“How will you feel with both kids gone?” people keep asking me. For most of the summer, I find the prospect utterly depressing. What will Doug and I talk about over the dinner table? How will I spend my days, if not chiding Jake about his empty ice-cream bowls and discarded shoes?
When the time comes, though — when, today, after a long day of hauling all Jake’s crap up to his second-floor dorm room, of meeting his roommate and listening to speeches and opening a bank account for him and buying him a mini fridge and stocking it with Gatorade, of shaking hands with his new football coach and eyeing the young people who’ll be his new friends and trying desperately not to do anything that could be construed as embarrassing to him, it’s time to say goodbye — I do better than anyone, myself included, expects. I only cry a little, when my son hugs me and tells me he loves me. My arms don’t fit around him; I can’t hold him to me anymore.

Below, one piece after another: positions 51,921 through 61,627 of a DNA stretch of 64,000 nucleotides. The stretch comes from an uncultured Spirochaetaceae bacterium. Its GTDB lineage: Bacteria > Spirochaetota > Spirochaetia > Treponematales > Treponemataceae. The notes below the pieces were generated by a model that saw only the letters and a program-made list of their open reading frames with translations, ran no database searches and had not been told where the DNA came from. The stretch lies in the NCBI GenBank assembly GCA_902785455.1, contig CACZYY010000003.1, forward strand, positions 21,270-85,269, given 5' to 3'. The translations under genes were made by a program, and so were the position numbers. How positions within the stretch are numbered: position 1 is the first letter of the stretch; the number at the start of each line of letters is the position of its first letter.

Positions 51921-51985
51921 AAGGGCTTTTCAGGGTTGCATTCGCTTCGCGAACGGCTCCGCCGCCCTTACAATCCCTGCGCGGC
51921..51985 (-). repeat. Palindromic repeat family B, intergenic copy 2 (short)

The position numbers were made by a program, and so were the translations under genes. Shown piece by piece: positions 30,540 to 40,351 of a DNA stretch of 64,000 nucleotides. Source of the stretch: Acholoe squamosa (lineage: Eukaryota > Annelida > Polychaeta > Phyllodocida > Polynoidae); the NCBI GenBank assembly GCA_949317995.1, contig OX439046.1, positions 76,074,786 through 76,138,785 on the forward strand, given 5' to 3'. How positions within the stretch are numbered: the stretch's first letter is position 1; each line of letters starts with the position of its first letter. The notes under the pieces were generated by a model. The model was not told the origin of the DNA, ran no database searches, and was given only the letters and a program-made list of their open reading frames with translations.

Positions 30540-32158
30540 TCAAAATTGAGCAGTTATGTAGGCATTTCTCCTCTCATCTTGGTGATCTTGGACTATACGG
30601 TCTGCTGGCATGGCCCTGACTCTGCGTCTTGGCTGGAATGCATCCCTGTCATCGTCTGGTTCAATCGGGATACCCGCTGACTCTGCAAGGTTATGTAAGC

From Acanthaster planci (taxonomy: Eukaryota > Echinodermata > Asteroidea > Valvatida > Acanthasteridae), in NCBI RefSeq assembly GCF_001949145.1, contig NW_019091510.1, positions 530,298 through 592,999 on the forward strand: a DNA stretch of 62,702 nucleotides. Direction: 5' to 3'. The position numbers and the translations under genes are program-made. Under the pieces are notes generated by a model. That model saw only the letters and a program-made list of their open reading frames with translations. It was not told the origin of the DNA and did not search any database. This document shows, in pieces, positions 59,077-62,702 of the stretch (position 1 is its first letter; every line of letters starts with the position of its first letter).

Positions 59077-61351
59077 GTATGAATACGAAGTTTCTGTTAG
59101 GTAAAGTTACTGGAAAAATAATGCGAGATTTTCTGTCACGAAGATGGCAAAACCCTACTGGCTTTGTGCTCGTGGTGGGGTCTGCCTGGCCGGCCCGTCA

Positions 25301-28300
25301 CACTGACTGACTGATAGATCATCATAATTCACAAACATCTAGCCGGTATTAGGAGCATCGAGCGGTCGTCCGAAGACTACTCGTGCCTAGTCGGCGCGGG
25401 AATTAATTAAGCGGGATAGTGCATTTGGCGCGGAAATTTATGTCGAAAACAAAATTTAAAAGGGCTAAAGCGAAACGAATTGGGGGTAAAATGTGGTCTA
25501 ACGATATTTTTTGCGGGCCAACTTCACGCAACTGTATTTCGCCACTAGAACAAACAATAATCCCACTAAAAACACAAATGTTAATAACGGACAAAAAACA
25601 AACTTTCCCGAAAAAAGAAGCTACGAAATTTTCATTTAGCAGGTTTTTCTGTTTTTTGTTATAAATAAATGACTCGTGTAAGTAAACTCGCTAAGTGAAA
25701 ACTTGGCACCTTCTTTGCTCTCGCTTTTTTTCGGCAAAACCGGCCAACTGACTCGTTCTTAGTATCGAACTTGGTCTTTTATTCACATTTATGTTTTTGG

Then it’s into the car, a wave, and — where’s the nearest Dunkin’? I feel … okay. I feel a little relieved. These years of parenting, of getting them to this point, have been so hard. Raising children forces you constantly to try to articulate and practice and defend the most abstruse concepts: justice, honor, reverence, liberty. It’s a battle from the first time you cut slices from a Boston cream pie and one or the other says, “That’s bigger than mine!”
Somehow, sitting in the auditorium at Hamleyherst today, I got it. I glimpsed, for a moment, what it had all been for. Where once I took up the whole screen, now I’m just an inset in the corner. I’m not the loudest voice anymore, but they’ll hear me, in their hearts and heads. Even if Jake never once e-mails me in his four years of college — even if Marcy moves to Mexico and marries that boy — they can’t quit me. They were inside me once.
Now I’m inside them.